What is "No Fault Divorce" and why is it such a huge change?

New Divorce and Dissolution Laws

There isn’t long now before the divorce and dissolution processes are totally reformed when the introduction of No Fault Divorce brings the most far reaching changes to divorce in the last 50 years. 

Why are these changes being made?

The aim is to make it easier for couples to manage their separation and work together.  The divorce and dissolution processes are being brought into alignment with the financial remedy court, where conduct is very rarely taken into account.  The current fault based system is thought to increase hostility and discord between parties rather than reduce it.  It is hoped that by eradicating blame from the processes, parties will concentrate less on blame when it comes to agreeing arrangements for their children and resolving the financial aspects of their separation.

So what will actually change?

On 6 April, The Divorce, Dissolution and Separation Act 2020 comes into effect thereby introducing one ground for divorce/dissolution that the marriage has irretrievably broken down.  The respondent’s ability to defend the decision to divorce/dissolve is abolished and the only application that can be disputed is on the grounds of jurisdiction, on the validity of the marriage/civil partnership, fraud and procedural compliance.  Removing blame is expected to create a better foundation for discussions concerning child and financial arrangements.

Under current law, irretrievable breakdown must be established by one of five facts, the most common being unreasonable behaviour or adultery. In the absence of blame, couples must have lived apart for two or five years.  Under the new guidance irretrievable breakdown of marriage will be the only fact relied on, meaning there is no longer any need to prove fault or to live apart for at least two years.  The fact that it has broken down will be enough.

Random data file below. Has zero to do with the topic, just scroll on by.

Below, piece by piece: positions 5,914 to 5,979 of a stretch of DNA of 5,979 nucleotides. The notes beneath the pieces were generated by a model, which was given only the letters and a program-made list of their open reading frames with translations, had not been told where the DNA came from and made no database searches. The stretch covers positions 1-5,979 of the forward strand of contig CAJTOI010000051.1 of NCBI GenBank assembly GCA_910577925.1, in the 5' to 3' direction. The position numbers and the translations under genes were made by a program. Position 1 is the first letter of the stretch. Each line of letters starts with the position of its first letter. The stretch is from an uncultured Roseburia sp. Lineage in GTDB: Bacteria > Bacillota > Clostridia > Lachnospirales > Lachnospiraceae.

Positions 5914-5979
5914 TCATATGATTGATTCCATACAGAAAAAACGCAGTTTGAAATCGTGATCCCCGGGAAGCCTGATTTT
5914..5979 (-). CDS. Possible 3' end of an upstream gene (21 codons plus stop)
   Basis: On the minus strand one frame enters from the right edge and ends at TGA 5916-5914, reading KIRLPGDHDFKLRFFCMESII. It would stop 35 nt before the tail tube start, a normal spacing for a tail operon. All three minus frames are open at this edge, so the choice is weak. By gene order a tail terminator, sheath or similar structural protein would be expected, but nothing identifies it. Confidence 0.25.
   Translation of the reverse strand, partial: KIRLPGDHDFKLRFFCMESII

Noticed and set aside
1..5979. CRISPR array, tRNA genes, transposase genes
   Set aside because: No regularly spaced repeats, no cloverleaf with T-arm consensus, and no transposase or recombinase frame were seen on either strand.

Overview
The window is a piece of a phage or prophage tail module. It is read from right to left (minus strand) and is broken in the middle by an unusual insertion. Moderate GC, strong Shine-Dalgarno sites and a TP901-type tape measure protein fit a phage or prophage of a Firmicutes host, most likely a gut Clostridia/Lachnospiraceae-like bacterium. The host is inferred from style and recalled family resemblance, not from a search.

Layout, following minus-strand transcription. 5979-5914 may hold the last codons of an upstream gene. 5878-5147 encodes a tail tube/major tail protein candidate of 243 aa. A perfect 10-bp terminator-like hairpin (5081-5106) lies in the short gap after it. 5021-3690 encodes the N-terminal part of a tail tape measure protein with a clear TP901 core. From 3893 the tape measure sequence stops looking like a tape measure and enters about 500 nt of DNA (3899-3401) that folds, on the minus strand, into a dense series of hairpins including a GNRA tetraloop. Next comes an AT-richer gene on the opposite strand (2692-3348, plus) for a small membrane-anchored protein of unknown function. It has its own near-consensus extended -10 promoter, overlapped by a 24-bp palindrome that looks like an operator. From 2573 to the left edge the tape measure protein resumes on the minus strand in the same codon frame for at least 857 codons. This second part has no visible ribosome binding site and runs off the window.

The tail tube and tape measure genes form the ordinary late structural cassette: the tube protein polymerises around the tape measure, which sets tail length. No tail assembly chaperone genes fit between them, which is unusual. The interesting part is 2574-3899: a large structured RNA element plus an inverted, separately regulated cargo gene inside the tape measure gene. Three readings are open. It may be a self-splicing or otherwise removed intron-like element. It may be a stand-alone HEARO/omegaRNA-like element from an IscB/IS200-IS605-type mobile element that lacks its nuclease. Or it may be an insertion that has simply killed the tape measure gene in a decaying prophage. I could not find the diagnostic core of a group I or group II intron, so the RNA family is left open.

The other radical change is that both parties can apply for the divorce/dissolution if agreed, or else one party can apply.  All of these changes underpin a real drive to reduce conflict for separating couples.

The new process is not dissimilar to the current process.  Some of the terminology will be modernised.  The party commencing the proceedings will no longer be known as the petitioner and will instead be known as the applicant.  The petition for the divorce will become known as an application for a divorce order.  The Decree Nisi is now called a Conditional Order and the Decree Absolute is known as a Divorce Order.  The new law provides for a time period of 26 weeks, including the six week period between the Conditional and Divorce Orders as described.   

Our Family team are on hand to support you through any divorce-related matters, so please contact us on 0800 118 1500.